11:20 Accretion disks in the sub-stellar realm: properties

and evolution (I) R. Jayawardhana

11:50 2 contributed talks

12:30 lunch

14:00 (I, tbd) J. Muzerolle

14:30 2 contributed talks

15:10 poster session

15:30 coffee break

16:00 Structure and evolution of protoplanetary disks (I) C.P. Dullemond

and their dust content

16:30 3 contributed talks

Wednesday 12 August

II. The role of magnetic fields and high-energy phenomena in young stellar objects, and their effects on protoplanetary disks

11:00 (I, tbd)

11:30 3 contributed talks

12:30 lunch

III. Jets and outflows from young stars. The angular momentum transport throughout pre-main sequence evolution

14:00 Observational tests of jet models in T Tauri stars (I) S. Cabrit

14:30 2 contributed talks

15:10 poster session

15:30 coffee break

16:00 (I, tbd) S. Mohanty

16:30 3 contributed talks

Thursday 13 August

IV. Planet formation and evolution; Brown dwarf and star formation and early evolution. The role of binary and multiple systems in PMS evolution and planet evolution

09:00 The early evolution of low mass stars and brown dwarfs (I) I. Baraffe

09:30 3 contributed talks

10:30 coffee break

11:00 poster session

11:20 (I, tbd)

11:50 2 contributed talks

12:30 lunch

Friday 14 August

09:00 Stellar multiplicity and the prospects for planet

formation (I) G. Duchêne

09:30 3 contributed talks

10:30 coffee break

11:00 poster session

11:20 Stellar and brown dwarf properties from numerical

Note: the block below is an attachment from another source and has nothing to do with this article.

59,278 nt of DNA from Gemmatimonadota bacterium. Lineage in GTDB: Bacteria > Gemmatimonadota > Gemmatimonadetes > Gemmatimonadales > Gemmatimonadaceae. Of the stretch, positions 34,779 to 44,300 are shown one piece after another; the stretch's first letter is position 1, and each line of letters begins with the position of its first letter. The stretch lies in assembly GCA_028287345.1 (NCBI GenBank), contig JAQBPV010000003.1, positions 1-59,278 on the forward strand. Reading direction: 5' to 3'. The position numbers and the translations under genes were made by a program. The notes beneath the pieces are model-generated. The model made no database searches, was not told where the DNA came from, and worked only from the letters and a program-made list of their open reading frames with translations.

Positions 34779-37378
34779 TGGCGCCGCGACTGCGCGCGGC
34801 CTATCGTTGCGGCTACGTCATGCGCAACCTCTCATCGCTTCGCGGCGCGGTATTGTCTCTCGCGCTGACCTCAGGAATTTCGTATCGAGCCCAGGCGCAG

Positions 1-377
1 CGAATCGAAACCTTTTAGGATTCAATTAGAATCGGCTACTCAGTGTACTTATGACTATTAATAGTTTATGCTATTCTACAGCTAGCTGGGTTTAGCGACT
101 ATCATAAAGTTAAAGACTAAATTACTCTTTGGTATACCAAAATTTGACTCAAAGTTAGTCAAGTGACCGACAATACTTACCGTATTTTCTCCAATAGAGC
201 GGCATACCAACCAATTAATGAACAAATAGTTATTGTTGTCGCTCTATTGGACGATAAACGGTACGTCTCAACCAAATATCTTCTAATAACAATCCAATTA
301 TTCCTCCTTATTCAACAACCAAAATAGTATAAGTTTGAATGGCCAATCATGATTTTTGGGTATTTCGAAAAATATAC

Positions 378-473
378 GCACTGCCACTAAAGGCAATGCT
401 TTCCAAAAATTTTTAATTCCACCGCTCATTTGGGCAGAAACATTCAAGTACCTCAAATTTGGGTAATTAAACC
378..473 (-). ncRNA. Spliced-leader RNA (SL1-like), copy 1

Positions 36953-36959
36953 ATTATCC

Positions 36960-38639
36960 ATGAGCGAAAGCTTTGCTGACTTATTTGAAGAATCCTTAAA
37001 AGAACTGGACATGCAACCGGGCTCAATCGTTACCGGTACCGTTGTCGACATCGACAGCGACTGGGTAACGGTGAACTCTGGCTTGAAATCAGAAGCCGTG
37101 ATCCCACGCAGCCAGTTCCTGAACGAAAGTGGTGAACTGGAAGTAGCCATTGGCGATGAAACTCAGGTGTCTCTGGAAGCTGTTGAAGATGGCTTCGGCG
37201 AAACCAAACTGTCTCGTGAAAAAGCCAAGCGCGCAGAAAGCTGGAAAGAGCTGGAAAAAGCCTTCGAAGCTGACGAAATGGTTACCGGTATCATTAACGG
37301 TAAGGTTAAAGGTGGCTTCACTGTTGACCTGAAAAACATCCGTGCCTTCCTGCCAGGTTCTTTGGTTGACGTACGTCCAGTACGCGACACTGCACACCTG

simulations (I) M.R. Bate

11:50 contributed talk

12:10 Summary and concluding remarks (tbd)

SpS8 The Galactic Plane – in Depth and Across the Spectrum

11 - 14 August 2009

Coordinating Division: VI

SOC chairs: Nicholas A. Walton (UK) and Augusto Damineli Neto(Brasil).

SOC members: Janet Drew (UK), Paul J. Groot (Netherlands), Myung Gyoon Lee (Rep. of Korea), Melvin Hoare (UK), Xiao-Wei Liu (China Nanjing), Eugene A. Magnier (USA), Naomi M. McClure-Griffiths (Australia), Dante Minniti (Chile), Sergio Molinari (Italy), Josep M. Paredes Poy (Spain), Rene Plume (Canada), Annie C.R. Robin (France), Patricia A. Whitelock (South Africa), and Barbara A. Whitney (USA).

Editors: Janet E. Drew & Melvin G. Hoare

Contact: Nicholas A. Walton


Principal topics

  • Galactic plane surveys: past, present and future

  • getting the measure of the Milky Way

  • the structure of the inner Galaxy

  • the disk inside and outside the Solar Circle

  • tracing chemical properties and gradients in the Galactic Plane

  • disentangling the star formation process from disk substructure

  • mapping star formation across the Galactic Plane

  • the demography and life cycle of star clusters

  • red giants and other evolved stars as tracers

  • sampling the extreme phases and end-states of stellar evolution.

Preliminary program

Tuesday 11 August

I. The new generation surveys - setting the scene: the state of the art in the following wavelength domains: high energy; optical broadband, H-alpha, near+mid infrared, far infrared, submm, radio CO, radio HI

11:00 The gamma-ray Galaxy: high-energy surveys (I) S. Wagner

11:30 Optical Surveys of the Galactic Plane (I, tbc) M.S. Bessell

12:00 The UKIDSS Galactic Plane Survey" (I) P.W. Lucas

12:30 lunch

II. Getting the measure of the Milky Way, understanding the stellar, gas and dust distribution, extinction laws